‘Chief engineer Davies? I’m forwarding schematics for a set of improvised weapons. I want you to start fabricating them immediately. The basic flamethrower is simple, but I want some advanced models too. No need to tell the others yet. Out.’
‘Didn’t you expressly forbid weapons of all kinds on this expedition?’ said Vickers, arching an impossibly perfect eyebrow.
‘That was doctor Sloane,’ said the Commander. ‘She’s an idealist. Major Sloane, on the other hand, is a hardened old cynic who believes in being prepared for anything.’
‘It’s organic,’ said David, touching a probe to the black slime emerging from the cylinder. ‘It also appears to be exhibiting macroscopic organisation. It is moving, making shapes.’
‘It’s not coming back on the ship,’ said Sloane. ‘We set up a remote lab to study it. Don’t skimp on the quarantine coming back.’
‘We can at least bring the head?’ said Jenkins, doing it up in a bag.
‘You can bring the head. How on earth is it so well preserved, even in a sealed chamber, when the outer body had decayed away?’
‘Just one of the many questions,’ said Jenkins. ‘David, are you going to stay and study the cylinders?’
‘I am afraid that I have duties that require my attention on the ship. We can set up remote surveillance.’
‘The preservation is remarkable. There is something in this head besides the organic.’ Jenkins studied the instruments carefully. ‘The cells are intact, and the muscles still contain chemical energy, the neural pathways are connected… if we applied electricity, it might even think it was alive.’
‘What kind of sick bastard would resurrect a severed head just to watch it die again?’ snapped Sloane.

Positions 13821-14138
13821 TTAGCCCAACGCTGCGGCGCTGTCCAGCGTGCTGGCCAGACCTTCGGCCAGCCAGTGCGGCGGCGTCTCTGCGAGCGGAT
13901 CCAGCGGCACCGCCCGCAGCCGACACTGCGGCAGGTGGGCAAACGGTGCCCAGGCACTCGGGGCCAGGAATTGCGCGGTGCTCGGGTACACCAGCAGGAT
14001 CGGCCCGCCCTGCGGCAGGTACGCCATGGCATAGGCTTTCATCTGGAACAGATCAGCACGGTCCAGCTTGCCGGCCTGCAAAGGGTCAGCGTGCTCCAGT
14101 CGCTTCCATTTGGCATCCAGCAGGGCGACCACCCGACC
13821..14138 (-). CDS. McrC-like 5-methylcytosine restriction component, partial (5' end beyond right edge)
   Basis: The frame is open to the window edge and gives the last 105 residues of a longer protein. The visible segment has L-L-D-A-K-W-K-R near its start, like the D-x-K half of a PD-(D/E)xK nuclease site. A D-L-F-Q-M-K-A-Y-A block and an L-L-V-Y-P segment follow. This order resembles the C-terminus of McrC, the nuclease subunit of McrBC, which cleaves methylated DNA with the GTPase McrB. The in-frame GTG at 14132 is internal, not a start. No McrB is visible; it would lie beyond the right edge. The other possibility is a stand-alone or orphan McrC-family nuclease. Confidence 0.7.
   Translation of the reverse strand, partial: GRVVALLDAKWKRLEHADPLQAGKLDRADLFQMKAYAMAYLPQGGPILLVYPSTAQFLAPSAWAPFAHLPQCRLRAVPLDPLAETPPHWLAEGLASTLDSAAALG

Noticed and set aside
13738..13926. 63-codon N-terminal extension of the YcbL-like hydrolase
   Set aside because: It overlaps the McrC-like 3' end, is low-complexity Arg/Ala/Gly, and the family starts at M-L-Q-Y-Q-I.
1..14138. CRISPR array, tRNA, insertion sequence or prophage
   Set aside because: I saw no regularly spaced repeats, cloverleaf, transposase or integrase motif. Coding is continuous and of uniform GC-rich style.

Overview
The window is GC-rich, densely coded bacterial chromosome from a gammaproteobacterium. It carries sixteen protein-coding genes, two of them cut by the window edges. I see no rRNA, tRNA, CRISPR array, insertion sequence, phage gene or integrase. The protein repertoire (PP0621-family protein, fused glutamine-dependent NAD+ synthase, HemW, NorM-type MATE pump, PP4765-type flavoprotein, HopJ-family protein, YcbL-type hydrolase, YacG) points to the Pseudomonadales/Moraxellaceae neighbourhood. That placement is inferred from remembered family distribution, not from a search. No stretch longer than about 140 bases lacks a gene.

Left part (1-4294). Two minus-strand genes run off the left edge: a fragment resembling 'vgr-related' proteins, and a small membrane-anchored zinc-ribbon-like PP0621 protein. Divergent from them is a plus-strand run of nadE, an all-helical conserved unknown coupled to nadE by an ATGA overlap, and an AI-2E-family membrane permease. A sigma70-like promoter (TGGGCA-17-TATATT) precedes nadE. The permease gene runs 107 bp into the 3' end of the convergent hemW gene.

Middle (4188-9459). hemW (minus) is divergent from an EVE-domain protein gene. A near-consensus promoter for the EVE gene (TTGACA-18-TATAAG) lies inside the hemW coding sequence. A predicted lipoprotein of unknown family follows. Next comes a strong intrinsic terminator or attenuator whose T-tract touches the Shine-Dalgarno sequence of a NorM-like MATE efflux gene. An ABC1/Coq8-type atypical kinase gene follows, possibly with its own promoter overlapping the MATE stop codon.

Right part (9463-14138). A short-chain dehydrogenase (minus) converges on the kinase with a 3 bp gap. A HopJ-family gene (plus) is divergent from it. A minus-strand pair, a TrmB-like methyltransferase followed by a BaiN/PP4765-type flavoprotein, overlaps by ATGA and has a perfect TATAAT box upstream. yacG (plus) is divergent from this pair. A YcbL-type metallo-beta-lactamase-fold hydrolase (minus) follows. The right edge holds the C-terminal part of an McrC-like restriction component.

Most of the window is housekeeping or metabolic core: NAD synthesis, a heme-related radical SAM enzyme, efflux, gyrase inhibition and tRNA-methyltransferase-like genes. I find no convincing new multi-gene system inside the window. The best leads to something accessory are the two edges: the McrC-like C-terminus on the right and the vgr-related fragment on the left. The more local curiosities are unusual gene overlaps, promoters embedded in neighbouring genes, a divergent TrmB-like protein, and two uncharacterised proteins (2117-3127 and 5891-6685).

‘I’m not suggesting we do it. Although it would be fascinating to see how its mind functions. It is so similar to us!’
‘There is little wonder,’ said Shaw, from her instrument. ‘It doesn’t just have and use DNA like we do; a lot of it is the same as us.’
‘What do you know,’ muttered Sloane, ‘Sci-fi was getting it right.’
‘It’s not entirely the same. I’ve run a set of comparisons. The genes most similar to this… Engineer… are the ones that make us different to apes. There are other clusters of similarities, but some great differences.’
‘So our life had a common origin…’ said Sloane, scratching her head, ‘…but then they came to Earth and gave us the jump up to sentience?’
‘Possibly with other interventions along the way; the basic pentadactyl limb, for one.’ Shaw smiled. ‘Where’s David? I know he’s an android, but I want to see his face when I tell him I was right all along!’
‘I don’t know where he is. Even androids get time off.’
‘Really. And on matters of faith, how come you are strongly religious, yet were keen to believe that aliens made us?’
‘And God made them. This is one link up the chain.’
‘You need to see this.’ Jenkins’ voice held fear, and disgust. She motioned them to the MRI-CAT scan of the head.
‘What’s that?’ asked Sloane.
‘It’s not part of the Engineer. It’s not a tumour, either. It’s a… parasite!’
‘In its brain?’ Sloane winced. ‘How did it get there?’
‘The really revolting part is how it was going to get out.’
‘Oh Jesus, no.’
‘Afraid so. Looks as if it was getting close to… hatching… just before death. I think this poor Engineer ended his own life first.’